Funding: This work is supported by the Canadian Institutes for Health Research (NP, 381409, https://cihr-irsc.gc.ca/e/193.html), the Ontario SPOR Support Unit (NP, OSSU, https://ossu.ca/), and the St. Michael’s Hospital Foundation (NP, https://stmichaelsfoundation.com/). The funders had no role in study design, data collection and analysis, decision to publish, or preparation of the manuscript. Funded by the Canadian Institutes of Health Research and the Ontario SPOR Support Unit.
Competing interests: I have read the journal’s policy and the authors of this manuscript have the following competing interests: PJ serves as unpaid member of steering group or executive committee of trials funded by Abbott Vascular, Astra Zeneca, Biotronik, Biosensors, St. Jude Medical, Terumo and The Medicines Company, has received research grants to the institution from Appili Therapeutics, Astra Zeneca, Biotronik, Biosensors International, Eli Lilly, The Medicines Company, and honoraria to the institution for participation in advisory boards and/or consulting from Amgen, Ava and Fresenius, but has not received personal payments by any pharmaceutical company or device manufacturer. MRL has consulted for Health Canada, the Hospital Employees’ Union, the Conference Board of Canada, and provided expert witness testimony for the Attorney General of Canada. MM has received honoraria for serving as a member of an Advisory Board for NovoNordisk.
Abbreviations: ARTEMIS, Affordability and Real-world Antiplatelet Treatment Effectiveness After Myocardial Infarction Study; CI, confidence interval; CLEAN Meds, Carefully seLected and Easily Accessible at No Charge Medications; CONSORT, CONsolidated Standards of Reporting Trials; LDL, low-density lipoprotein; MI FREEE, Post-Myocardial Infarction Free Rx Event and Economic Evaluation
Half of prescribed medicines are not taken as directed, and low rates of adherence are seen in both low- and high-income countries, while adherence is higher in some jurisdictions with public drug programs [1,2]. Proven treatments for chronic diseases must be taken for years in order to confer a substantial benefit, but adherence is difficult to improve, especially in the long term . Few interventions are effective at improving adherence  even in the short term, and others such as conversations with pharmacists have a waning effect . The cost borne by patients is one important barrier to medicine adherence for treatments, including those that prevent cardiovascular disease and complications of HIV-AIDS [5,6]. Global calls for universal health coverage emphasize the importance of medicine access .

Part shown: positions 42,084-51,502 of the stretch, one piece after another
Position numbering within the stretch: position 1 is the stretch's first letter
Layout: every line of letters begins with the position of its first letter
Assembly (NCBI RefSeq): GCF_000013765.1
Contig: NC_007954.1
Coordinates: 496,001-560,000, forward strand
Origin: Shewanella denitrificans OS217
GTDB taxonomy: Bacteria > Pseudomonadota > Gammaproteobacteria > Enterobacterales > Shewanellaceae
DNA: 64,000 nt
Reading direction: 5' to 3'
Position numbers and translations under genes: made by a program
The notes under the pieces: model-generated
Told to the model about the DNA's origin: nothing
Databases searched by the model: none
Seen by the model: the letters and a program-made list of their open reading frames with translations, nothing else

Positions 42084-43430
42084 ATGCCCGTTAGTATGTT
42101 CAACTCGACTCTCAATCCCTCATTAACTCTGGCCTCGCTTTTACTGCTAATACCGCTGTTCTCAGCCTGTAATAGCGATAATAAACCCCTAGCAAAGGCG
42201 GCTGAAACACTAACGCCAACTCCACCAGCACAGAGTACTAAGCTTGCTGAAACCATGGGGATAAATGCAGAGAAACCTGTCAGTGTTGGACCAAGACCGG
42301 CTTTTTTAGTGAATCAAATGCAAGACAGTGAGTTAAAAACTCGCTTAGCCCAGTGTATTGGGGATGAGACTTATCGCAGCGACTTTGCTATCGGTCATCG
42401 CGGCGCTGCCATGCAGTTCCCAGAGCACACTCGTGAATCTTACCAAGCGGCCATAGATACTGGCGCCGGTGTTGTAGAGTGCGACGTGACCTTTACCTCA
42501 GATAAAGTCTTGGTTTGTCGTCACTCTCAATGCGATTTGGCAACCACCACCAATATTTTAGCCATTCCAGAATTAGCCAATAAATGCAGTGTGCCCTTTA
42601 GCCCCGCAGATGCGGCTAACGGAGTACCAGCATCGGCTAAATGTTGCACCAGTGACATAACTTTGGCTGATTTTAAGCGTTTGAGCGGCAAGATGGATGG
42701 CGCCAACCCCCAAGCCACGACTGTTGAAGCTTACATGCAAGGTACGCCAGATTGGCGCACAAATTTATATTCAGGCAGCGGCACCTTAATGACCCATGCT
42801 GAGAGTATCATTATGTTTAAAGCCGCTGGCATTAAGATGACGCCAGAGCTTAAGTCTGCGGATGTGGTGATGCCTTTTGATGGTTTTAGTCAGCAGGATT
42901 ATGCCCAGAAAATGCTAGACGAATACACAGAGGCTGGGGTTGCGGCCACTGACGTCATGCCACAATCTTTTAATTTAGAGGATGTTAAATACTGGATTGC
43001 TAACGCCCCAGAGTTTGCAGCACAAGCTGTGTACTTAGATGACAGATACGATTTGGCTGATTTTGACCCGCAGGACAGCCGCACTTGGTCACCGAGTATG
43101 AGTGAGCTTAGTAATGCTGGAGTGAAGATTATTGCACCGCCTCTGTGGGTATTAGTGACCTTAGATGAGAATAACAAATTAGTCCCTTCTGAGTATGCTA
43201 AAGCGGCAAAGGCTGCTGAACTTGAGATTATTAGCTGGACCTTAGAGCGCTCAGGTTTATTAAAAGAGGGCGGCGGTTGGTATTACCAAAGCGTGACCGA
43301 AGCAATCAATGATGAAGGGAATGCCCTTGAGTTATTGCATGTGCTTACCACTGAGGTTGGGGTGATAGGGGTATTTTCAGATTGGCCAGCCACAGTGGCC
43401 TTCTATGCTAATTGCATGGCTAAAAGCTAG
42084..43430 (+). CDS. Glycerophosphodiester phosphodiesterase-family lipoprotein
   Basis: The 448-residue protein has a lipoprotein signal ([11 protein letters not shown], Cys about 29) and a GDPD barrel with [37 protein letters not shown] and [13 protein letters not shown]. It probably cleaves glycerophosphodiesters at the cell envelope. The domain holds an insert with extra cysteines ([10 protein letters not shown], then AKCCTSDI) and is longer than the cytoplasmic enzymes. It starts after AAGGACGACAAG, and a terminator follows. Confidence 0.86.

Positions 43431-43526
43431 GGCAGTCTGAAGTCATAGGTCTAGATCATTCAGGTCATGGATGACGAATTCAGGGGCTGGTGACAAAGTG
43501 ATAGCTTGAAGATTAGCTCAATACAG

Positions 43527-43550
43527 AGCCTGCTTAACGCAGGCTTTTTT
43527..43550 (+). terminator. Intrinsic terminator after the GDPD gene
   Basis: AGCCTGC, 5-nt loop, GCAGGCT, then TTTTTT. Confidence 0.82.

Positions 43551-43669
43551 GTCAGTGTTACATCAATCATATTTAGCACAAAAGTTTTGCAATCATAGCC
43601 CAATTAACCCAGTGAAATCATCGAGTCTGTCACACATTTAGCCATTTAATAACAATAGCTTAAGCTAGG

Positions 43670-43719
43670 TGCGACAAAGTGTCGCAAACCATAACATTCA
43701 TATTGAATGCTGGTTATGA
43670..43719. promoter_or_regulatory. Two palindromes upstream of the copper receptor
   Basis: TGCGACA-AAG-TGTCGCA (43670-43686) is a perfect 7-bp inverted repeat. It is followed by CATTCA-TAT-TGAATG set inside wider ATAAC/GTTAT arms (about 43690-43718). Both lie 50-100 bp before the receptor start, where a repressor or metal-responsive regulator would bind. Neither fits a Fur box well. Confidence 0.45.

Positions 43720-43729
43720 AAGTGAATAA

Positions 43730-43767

Two prior trials of eliminating out-of-pocket costs for medicines showed mixed results after 1 year. The Post-Myocardial Infarction Free Rx Event and Economic Evaluation (MI FREEE) trial of secondary cardiovascular disease prevention found a slight increase in adherence (5.4% absolute increase) and variable effects on health outcomes that tended to favor eliminating co-payments among working-age Americans with private insurance . The Affordability and Real-world Antiplatelet Treatment Effectiveness After Myocardial Infarction Study (ARTEMIS) trial found that reducing co-payments for antiplatelet agents after myocardial infarction improved adherence slightly (3.3% absolute increase) and had no effect on health outcomes for Americans with commercial or government health insurance .
Canada is an ideal place to isolate the effect of eliminating out-of-pocket patient costs for medicines because healthcare services are generally publicly funded without co-payments, while medicine access depends on income, age, and social support status. The Carefully seLected and Easily Accessible at No Charge Medications (CLEAN Meds) trial measures the effect of free distribution of a comprehensive set of essential medicines to primary care patients in Ontario, Canada who reported cost-related nonadherence. Preliminary 1-year results indicated improved adherence (11.6% absolute increase), as well as improvements in some but not all surrogate health outcomes . Here, we report the final, 2-year results of the CLEAN Meds trial to determine if ongoing free distribution of proven treatments improves long-term adherence. These final results include healthcare costs based on routinely collected health administrative data.